Big dreams need better planning than this
(Published on November 19, 2016 in Business Standard)
It’s always fun to read about putrescent extravagances like the rumoured Rs 550 crore wedding that Karnataka mining tycoon and political crony Gali Janardhan Reddy just organised for his daughter. This one featured a Rs 17-crore bridal sari, Rs 5 crore invitations, and 50,000 guests including Karnataka BJP president BS Yeddyurappa, who is to financial propriety what kryptonite is to Superman. It’s superfun to read about it while standing in a five-hour-long queue for the ninth straight day to exchange Rs 2,000 suddenly worthless rupees for the day. It’s the kind of thing that brings a smile to one’s face in these dark times, even if it is kind of a psycho killer smile.
The Indian government commendably wants to honour one of its campaign promises by sucking out black money and corruption. But in the hyperbolic style of the Modi government, it is trying to do it with that most powerful of economic tools: metaphor. It’s a mahayagya, said Modi, a ‘festival of honesty’. It’s disgraceful to sell state policy through religion, but if you’re going to, remember that like all festivals, this one is a temporary respite until we get back to routine; and like all festivals, it’s going to make you feel good rather than actually change your life.
Targeting black money is a fine idea, and props to Prime Minister Modi for wanting to address the problem. Forget, for a minute, the critique that demonetisation is a high-impact, low-yield exercise that will do nothing to stop corruption. Give the government the benefit of doubt. Even then, when you decide to inconvenience 1.2 billion people, you’d better have thought your plan through, because intelligent planning is the difference between dreams and nightmares. The government has shown unforgivable irresponsibility in not foreseeing or planning for most the basic of problems. We now have new currency that ATMs are not configured to dispense, not enough lower denomination currency in the market to make change for Rs 500 and Rs 2,000 notes, and people are being tagged with indelible ink used for elections. Nobody is prepared for the crippling cash lockdown in 95% of the economy. And it is killing people.
As a relatively hale, time-rich, urban banking customer with four ATMs at five minutes’ walking distance, I can get by thanks to the plastic in my wallet, and standing in line endangers only my mood, not my livelihood. But 55 people (and counting) have died as a result of demonitisation, and many more have gone hungry. You would think that the only time state-directed action kills its citizens is as collateral damage in times of war, or when citizens have been handed a death sentence by a judicial process. Here, people are dying because creditable ambition is backed by incredible incompetence, because an exercise that needs years of planning has been unleashed in six months. What is this unseemly haste about, if not elections? The government’s argument that secrecy was necessary to avoid giving hoarders a heads up has been debunked by reports that many of the right people knew, including allegedly Messieurs Ambani and Adani.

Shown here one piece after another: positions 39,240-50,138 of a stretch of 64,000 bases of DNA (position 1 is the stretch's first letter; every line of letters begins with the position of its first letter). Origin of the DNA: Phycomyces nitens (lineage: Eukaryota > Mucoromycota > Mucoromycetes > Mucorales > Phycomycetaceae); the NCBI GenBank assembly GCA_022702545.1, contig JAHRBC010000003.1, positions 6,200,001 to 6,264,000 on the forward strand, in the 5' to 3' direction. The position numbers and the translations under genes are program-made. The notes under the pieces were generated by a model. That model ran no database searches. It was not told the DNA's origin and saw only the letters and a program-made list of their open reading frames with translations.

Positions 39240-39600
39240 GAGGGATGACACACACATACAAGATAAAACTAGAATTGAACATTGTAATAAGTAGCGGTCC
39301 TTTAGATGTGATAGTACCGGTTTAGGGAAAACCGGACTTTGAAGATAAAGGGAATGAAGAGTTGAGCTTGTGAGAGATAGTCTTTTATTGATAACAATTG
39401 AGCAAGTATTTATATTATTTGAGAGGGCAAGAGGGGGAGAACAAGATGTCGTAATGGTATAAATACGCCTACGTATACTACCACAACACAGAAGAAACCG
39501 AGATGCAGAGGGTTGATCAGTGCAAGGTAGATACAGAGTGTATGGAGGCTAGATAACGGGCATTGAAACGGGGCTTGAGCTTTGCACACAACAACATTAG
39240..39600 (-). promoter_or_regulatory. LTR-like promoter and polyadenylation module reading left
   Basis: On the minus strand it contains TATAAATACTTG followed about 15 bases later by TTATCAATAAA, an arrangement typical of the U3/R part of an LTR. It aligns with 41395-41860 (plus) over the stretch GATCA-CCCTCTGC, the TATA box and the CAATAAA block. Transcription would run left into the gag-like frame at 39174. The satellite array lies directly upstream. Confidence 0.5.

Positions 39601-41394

The really striking feature of this demonetisation exercise is India’s tolerance for shabby governance. The more empowered you are, the less you’re willing to put up with stupid or inefficient policy. The less empowered you are, the higher your pain threshold, by necessity—and the more business and politics will take advantage of you. It speaks to the extent to which ordinary people despise the corrupt rich that so many are willing to put up with their present hardships to support the government. Good governance would value that spirit, and would plan as hard as possible to minimise that pain, instead of making a self-interested and frankly legally dodgy splash; floundering; and being reduced to making it up as it goes along.
“No honest tax-payer will lose a single rupee,” said power minister Piyush Goyal. That’s not true; hundreds of millions of honest tax-payers who legitimately pay zero tax, will be losing the money they might have made instead of standing in line.
There is no doubt that black money and corruption have screwed this country hard. There is no doubt that it has to be addressed. I would love to see this exercise succeed. But not at the cost of lives. The days of Pathankot, of JNU anti-nationalism, of beef murders—those were the good old days of calm, controlled, beautifully executed cock-ups—compared to the giant cowpat we now find ourselves in. Modi’s demonitisation isn’t upsetting the economic applecart—it is blowing it up, and screwing the shards into our eyes. Here’s hoping that it will get sorted sooner rather than later, with no more loss of life.